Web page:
Frontline clinicians should be protected from litigation, says MDU

Dr Matthew Lee, head of professional services, MDU

The Medical Defence Union (MDU) has called on ministers to protect frontline healthcare workers from Covid-related litigation.

Speaking at a Westminster Health Forum conference on the impact of Covid-19 on clinical negligence in the NHS, the MDU said the government needed to enact emergency legislation to protect healthcare service providers and their staff.

Dr Matthew Lee, professional services director at the MDU said: ‘The pandemic has been traumatising for many frontline staff and we are worried that clinical negligence claims brought against the NHS could be extremely damaging for some individual clinical staff. In a survey of our GP members, 63% said they were concerned about facing a complaint or claim related to the pandemic. Even if indemnified by the state, claims can be complex, time consuming and stressful for those involved.’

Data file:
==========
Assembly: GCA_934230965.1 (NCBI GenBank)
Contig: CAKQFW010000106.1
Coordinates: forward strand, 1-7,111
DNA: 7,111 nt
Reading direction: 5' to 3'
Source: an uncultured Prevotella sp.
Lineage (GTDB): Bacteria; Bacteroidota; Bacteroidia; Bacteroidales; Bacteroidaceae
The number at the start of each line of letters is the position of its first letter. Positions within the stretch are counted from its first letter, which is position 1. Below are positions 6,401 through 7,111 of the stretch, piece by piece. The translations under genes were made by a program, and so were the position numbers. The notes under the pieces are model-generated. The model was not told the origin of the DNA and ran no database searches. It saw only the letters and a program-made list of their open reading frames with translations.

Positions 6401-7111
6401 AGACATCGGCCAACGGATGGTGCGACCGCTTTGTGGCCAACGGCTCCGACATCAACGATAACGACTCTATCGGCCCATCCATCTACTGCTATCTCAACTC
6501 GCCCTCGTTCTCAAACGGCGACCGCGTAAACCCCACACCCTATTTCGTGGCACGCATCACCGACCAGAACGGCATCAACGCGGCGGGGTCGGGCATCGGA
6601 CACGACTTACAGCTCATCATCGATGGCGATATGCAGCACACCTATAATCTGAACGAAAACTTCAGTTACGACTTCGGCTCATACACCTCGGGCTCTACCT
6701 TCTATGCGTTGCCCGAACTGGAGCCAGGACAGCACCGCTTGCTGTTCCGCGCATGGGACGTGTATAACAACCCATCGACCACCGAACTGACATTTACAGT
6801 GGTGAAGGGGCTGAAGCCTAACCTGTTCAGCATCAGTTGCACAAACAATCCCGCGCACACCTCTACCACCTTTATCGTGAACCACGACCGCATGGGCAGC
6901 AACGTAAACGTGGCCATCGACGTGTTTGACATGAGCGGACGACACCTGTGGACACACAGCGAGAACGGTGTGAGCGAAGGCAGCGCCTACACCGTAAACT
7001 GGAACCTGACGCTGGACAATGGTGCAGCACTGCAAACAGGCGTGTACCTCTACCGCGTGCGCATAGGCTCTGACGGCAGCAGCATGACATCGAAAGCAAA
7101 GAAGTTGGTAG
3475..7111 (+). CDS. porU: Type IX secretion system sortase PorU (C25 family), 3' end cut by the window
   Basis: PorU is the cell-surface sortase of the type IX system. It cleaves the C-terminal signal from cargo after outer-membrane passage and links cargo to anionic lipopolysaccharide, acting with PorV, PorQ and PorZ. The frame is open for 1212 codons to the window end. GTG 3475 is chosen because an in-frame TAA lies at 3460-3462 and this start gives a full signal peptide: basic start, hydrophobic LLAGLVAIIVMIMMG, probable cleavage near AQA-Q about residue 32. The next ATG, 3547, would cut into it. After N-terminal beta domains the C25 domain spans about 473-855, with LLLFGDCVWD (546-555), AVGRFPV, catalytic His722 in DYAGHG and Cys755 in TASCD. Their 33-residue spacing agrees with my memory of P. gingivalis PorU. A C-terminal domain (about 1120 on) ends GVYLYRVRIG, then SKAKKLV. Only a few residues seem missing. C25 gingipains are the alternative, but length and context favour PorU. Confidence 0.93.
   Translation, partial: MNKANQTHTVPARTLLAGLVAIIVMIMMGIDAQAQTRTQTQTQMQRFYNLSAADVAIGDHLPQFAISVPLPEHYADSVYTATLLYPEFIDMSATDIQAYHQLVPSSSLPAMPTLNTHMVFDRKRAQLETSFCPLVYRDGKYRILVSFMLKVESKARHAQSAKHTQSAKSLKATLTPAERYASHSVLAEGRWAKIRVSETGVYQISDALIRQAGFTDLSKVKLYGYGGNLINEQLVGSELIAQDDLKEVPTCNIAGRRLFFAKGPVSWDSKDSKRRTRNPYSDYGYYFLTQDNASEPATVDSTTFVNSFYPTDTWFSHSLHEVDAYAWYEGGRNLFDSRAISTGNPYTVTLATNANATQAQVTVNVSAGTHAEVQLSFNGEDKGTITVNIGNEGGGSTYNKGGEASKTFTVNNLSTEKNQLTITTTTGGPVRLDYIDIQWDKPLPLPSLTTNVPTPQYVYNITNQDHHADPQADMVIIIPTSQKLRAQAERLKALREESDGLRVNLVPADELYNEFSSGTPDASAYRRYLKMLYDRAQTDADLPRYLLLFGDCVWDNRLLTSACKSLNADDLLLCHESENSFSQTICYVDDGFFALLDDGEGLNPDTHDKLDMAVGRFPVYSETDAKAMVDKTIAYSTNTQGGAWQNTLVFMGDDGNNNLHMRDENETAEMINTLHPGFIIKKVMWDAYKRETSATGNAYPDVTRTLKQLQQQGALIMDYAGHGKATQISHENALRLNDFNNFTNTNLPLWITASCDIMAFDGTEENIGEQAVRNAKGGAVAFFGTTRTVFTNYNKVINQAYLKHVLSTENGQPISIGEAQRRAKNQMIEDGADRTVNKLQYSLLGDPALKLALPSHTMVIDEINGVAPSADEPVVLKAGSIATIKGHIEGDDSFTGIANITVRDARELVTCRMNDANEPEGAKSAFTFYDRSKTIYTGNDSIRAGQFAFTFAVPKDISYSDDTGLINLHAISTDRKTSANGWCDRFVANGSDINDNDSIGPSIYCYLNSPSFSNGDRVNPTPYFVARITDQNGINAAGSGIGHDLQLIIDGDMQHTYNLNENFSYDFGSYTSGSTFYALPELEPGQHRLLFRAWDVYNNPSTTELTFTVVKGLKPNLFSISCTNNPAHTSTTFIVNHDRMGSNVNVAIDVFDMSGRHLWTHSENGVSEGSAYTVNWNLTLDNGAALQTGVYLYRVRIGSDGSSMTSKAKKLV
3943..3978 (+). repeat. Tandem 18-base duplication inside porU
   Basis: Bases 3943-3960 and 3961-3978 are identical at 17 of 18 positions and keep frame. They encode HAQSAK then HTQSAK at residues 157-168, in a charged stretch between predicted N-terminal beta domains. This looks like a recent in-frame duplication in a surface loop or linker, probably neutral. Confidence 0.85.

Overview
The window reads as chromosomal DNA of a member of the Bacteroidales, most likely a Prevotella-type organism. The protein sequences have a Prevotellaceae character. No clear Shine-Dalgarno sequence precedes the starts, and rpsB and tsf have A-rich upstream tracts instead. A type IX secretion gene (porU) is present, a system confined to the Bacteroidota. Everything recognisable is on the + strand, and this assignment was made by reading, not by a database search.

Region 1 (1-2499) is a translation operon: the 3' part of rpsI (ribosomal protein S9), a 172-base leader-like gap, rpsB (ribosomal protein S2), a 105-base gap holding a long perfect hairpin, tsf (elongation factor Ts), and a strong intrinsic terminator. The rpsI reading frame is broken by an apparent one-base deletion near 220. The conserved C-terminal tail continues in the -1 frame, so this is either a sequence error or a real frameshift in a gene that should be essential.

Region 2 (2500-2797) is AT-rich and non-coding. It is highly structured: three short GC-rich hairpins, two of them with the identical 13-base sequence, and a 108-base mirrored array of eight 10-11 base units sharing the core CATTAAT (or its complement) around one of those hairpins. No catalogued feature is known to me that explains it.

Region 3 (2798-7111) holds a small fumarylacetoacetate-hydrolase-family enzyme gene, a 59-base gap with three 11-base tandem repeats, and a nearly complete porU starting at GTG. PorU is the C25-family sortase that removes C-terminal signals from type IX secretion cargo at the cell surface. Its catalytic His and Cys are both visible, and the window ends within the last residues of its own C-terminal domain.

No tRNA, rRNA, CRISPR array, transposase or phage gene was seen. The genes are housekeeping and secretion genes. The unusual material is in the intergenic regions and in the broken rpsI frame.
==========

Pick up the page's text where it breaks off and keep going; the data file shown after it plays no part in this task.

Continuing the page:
The MDU said there had been ‘many thousands’ of complaints and incidents related to the pandemic over the past ten months. These include delayed routine appointments and treatments, as well as delays in diagnosis due to increased waiting times for treatment and new ways of working, such as remote consultations.

‘Inevitably this will lead to litigation against the NHS in future years. Many claims will not be brought for three to five years, or even longer, when memories of the sacrifices made by staff and the circumstances they faced will sadly have faded, said Lee.

‘Patients harmed as a result of care provided during the pandemic must not be forgotten, and they should be looked after appropriately by the NHS. However, litigation brought post-pandemic as a result of care provided by NHS staff during the crisis could inflict enormous damage on the whole workforce.

In the US, a number of states have enacted laws providing medical professionals with legal immunity during the pandemic. The MDU said it would like to see the introduction of similar measures in the UK.